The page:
NEW ORLEANS -- In a case of medical serendipity, the cholesterol-lowering pills called statins, already widely prescribed to prevent heart attacks, also appear to have an unintended but potentially substantial benefit of warding off cancer.
Statins already are among the world's most commonly used medicines. Evidence has been building for several years that people who take them to improve their cholesterol levels seem less likely than usual to get cancer.
The latest data, released Sunday at a large cancer conference, found that people who took statins for at least five years appeared to cut their risk of colon cancer in half. Earlier work has shown reductions in breast and prostate cancer as well as across-the-board cancer risk.
Experts have other reasons to think the statins might be cancer fighters. Experiments involving lab animals and cells growing in test tubes both suggest a possible role for statins.
However, researchers seem unanimous in saying the evidence is still too weak to recommend taking statins for cancer-prevention alone, although they acknowledge those on the pills for other reasons may be getting a big bonus benefit.
The data so far "fit with what we know from the lab," said Dr. Monica Morrow of Northwestern University. "But we can't say this is enough proof for people to go out and take statins."
To be convinced, doctors say they would need to see a carefully controlled experiment designed specifically to show that statins reduce cancer risk. The data so far are based largely on watching what happens to people who go on statins for reasons that have nothing to do with cancer.
The latest of these studies, directed by Dr. Stephen Gruber of the University of Michigan, was presented at a meeting of the American Society of Clinical Oncology.
His team, working in Israel, looked at 1,708 people who had colon cancer and 1,737 who did not. Those on statins for at least five years had about a 50 percent reduction in the risk of this malignancy.
Adjusting for other factors that could possibly explain the difference, such as better health habits, did not change the strong link between statins and lowered risk. Also, those who took other varieties of cholesterol drugs had no cancer protection.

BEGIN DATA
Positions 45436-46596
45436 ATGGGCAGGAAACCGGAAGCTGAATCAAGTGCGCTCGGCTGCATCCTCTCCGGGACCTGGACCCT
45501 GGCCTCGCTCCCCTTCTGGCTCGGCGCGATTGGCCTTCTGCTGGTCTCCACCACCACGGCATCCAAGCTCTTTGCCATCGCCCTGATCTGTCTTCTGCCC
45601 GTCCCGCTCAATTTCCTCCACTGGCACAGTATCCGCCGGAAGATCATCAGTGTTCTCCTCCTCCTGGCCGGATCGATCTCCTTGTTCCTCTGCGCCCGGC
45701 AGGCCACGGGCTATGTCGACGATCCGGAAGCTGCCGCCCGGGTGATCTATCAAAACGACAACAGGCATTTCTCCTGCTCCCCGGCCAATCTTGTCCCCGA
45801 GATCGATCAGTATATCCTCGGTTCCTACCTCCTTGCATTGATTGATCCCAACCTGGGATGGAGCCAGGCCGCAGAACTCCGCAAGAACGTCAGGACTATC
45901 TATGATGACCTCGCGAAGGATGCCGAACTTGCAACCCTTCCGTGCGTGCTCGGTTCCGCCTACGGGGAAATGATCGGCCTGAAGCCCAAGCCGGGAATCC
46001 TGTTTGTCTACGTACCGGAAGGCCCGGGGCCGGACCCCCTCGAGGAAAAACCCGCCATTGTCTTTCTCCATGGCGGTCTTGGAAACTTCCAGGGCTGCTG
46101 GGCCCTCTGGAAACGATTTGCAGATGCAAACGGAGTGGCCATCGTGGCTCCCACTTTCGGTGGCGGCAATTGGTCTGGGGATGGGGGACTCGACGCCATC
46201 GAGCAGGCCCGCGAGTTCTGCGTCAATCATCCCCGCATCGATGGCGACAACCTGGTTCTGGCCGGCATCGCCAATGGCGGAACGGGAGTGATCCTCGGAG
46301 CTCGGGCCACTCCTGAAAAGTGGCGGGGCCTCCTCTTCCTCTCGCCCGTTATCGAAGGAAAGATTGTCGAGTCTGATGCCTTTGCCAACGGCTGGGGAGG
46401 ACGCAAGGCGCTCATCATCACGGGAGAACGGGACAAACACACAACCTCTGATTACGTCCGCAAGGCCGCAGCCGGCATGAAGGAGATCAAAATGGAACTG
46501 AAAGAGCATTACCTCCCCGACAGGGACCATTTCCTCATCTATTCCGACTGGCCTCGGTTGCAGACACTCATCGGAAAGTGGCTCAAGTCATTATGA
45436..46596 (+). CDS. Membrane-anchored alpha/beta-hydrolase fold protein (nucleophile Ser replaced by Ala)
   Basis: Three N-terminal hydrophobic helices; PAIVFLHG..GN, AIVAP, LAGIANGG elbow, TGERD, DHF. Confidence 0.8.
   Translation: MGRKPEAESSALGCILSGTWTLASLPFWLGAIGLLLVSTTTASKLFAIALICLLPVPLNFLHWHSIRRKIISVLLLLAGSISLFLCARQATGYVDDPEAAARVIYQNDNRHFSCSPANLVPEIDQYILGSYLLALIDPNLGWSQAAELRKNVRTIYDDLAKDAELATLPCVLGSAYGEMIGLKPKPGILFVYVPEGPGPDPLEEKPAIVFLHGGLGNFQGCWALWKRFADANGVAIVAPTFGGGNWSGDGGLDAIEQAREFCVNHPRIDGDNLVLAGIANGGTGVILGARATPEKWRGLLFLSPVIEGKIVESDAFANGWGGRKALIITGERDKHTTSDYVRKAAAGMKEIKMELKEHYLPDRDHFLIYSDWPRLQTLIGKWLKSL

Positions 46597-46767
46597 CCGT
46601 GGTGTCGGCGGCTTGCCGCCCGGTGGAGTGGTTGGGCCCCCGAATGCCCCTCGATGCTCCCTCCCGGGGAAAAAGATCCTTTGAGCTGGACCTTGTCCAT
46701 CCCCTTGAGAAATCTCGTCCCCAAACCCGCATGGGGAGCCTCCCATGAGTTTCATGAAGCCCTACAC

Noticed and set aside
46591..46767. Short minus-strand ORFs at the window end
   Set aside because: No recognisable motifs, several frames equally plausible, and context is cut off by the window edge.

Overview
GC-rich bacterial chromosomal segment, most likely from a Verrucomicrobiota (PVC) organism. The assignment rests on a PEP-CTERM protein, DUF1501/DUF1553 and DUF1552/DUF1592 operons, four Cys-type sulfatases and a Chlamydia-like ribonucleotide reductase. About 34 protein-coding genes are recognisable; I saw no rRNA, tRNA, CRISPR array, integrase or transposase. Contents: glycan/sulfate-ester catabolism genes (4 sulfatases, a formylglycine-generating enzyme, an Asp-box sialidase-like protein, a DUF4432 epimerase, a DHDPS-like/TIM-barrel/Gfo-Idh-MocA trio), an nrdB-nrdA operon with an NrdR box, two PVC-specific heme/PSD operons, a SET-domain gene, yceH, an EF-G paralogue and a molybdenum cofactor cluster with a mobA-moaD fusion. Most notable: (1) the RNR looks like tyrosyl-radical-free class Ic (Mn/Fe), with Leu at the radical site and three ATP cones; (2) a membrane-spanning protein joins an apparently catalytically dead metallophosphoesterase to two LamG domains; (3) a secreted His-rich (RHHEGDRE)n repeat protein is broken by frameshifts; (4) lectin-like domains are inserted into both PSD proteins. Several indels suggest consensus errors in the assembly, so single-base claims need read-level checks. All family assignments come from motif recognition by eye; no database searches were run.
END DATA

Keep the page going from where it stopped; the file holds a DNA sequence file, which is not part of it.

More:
"I think these data are very exciting and potentially good news for future studies that will allow us to come up with clinical recommendations," Gruber said.
However, experts have been misled by such data in the past. For instance, based on similar studies, doctors long believed that taking estrogen supplements after menopause would lower women's risk of heart attacks. A careful experiment eventually proved this wrong, and it is still unclear why the estrogen users seemed to have less risk.
If statins do lower the risk of cancer, scientists say it may have nothing to do with their effect on cholesterol. One theory is that statins could ward off the disease by lowering inflammation. Another is that their primary job -- reducing an enzyme called HMG CoA -- could block the working of some cancer-causing genes.
One concern of suggesting statins to prevent cancer without definitive proof of their worth is the risk of exposing people to possible side effects, even when the risk is small. Statins can cause muscle and liver problems.
"The consensus is yes, this agent does have the ability to reduce the incidence of breast cancer, but the risk of blood clots needs to be kept in mind," said the study's director, Dr. Silvana Martino of the Cancer Institute Medical Group in Santa Monica, Calif.
Statins are hardly the first drugs with possible unanticipated benefits. Aspirin, once just a painkiller, is now a mainstay of preventing and treating heart attacks, and some evidence suggests it, too, can lower the risk of colon cancer.
The bone-strengthening drug Evista, or raloxifene, appears to substantially lower the risk of breast cancer in older women who are at relatively low risk of the disease. New long-term follow-up data, presented at the conference, showed a 66 percent reduction after eight years of use for osteoporosis.
The Evista study also showed the drug doubled the risk of potentially hazardous blood clots in the veins.
Medical Editor Daniel Q. Haney is a special correspondent for The Associated Press.
On the Net:
Society of Clinical Oncology: http://www.asco.org/